By Nadia de la Houssaye, co-leader healthcare litigation team and head of the healthcare industry telemedicine team, Jones Walker LLP.
At its most fundamental, telehealth (or telemedicine) is nothing new. What is new is the confluence of technology development and the rapidly escalating demands being placed on healthcare providers in the face of the novel coronavirus (COVID-19) — and regulators’ willingness to bend, loosen, or change rules that previously slowed the expansion of telehealth services.
Taken together, these three factors have created an opportunity to demonstrate the value of telehealth to providers, the public, and regulators, and to cement telehealth’s place in the delivery of healthcare services.
In particular, the US Centers for Medicare and Medicaid Services (CMS) has taken an unprecedented position in its effort to utilize telehealth as one of the country’s greatest weapons to not only flatten the new-infection curve, but to also address return-to-work screening needs, including antibody testing. Americans desperately need to return to work and CMS’ encouraged use and expanded coverage for COVID-19 diagnostic testing, at no cost to the insured, will hopefully aid in expediting safe return-to-work policies.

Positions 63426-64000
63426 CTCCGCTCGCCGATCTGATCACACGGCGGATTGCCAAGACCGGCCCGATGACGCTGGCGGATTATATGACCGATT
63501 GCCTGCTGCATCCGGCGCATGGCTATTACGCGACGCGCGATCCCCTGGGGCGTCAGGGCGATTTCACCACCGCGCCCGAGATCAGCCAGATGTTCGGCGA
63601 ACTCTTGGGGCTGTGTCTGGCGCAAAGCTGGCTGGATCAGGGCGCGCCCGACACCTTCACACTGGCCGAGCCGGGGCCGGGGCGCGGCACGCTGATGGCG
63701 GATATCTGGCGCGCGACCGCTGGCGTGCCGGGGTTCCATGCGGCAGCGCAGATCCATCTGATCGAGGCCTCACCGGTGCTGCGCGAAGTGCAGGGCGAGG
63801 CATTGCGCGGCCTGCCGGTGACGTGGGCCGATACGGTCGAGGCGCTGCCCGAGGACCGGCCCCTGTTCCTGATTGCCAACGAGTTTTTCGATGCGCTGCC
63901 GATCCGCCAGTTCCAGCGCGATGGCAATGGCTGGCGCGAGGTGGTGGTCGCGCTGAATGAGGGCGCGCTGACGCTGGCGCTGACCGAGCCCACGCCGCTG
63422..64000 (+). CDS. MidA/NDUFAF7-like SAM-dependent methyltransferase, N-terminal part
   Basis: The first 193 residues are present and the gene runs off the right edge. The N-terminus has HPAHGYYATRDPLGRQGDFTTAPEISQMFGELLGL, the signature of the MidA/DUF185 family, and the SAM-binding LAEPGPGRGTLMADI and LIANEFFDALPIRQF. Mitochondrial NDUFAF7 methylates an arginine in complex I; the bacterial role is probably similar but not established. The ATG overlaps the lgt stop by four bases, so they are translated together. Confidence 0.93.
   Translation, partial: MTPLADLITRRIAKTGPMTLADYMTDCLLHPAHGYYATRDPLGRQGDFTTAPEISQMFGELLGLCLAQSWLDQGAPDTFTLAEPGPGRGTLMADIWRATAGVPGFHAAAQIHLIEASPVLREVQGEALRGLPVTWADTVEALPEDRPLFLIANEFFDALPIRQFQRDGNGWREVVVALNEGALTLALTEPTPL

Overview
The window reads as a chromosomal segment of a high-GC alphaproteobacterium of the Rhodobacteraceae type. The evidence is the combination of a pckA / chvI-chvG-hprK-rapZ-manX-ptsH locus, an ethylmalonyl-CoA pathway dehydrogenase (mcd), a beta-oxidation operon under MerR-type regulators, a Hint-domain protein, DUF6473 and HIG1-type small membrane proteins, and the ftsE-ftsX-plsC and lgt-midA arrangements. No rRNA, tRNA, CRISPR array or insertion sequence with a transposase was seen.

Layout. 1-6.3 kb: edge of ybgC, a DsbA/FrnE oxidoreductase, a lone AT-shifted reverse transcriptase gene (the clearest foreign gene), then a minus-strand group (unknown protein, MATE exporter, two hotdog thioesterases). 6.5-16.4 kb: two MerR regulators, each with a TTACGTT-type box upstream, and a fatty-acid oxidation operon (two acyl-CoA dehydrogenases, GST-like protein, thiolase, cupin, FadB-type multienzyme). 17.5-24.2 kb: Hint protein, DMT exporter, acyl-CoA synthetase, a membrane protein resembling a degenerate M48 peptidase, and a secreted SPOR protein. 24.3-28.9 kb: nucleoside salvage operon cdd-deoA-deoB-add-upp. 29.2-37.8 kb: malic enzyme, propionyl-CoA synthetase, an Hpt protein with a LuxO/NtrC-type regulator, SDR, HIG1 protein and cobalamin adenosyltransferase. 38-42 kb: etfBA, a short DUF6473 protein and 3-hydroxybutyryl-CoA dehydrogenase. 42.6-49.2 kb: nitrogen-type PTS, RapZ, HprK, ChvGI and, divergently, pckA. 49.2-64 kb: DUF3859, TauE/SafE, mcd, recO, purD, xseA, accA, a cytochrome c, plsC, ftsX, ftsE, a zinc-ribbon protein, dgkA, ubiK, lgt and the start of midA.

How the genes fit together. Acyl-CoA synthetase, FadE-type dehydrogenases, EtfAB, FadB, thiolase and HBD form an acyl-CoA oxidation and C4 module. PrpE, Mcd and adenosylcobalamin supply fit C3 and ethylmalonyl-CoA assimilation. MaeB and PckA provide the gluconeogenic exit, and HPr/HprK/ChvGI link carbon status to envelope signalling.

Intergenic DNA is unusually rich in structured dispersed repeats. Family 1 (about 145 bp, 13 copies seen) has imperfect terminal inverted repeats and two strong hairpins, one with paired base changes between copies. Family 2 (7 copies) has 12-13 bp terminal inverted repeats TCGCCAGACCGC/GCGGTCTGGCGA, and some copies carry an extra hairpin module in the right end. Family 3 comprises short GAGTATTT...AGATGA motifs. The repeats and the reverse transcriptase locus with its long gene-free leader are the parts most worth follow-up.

The bottom line? CMS is granting providers a tremendous amount of leeway and it is imperative that we take advantage of this opportunity to change the face of telehealth post-COVID-19.
Since early March 2020, CMS and the Federal Trade Commission (FTC), Drug Enforcement Agency (DEA), Food and Drug Administration (FDA), Department of Health and Human Services-Office for Civil Rights (HHS-OCR), Substance Abuse and Mental Health Services Administration (SAMHSA), and numerous other federal and state agencies have issued a steady flow of guidance easing previous restrictions that constrained the use of telehealth technology. Taking a step further, many have also announced programs and procured funding to better support the use of telehealth to provide essential care to communities, families, and individuals.
As states and cities began announcing shelter-in-place requirements and guidelines, on Mar. 16, Mar. 17, and Mar. 20, 2020, HHS-OCR likewise began issuing bulletins, notifications, and FAQs announcing the decision by HHS Secretary Alex Azar to waive certain HIPAA and HITECH Act non-compliance sanctions and penalties against covered entities and providers using, among other options, telehealth and non-public facing technologies for remote communications (including good-faith use of video applications such as Zoom, Skype, and FaceTime).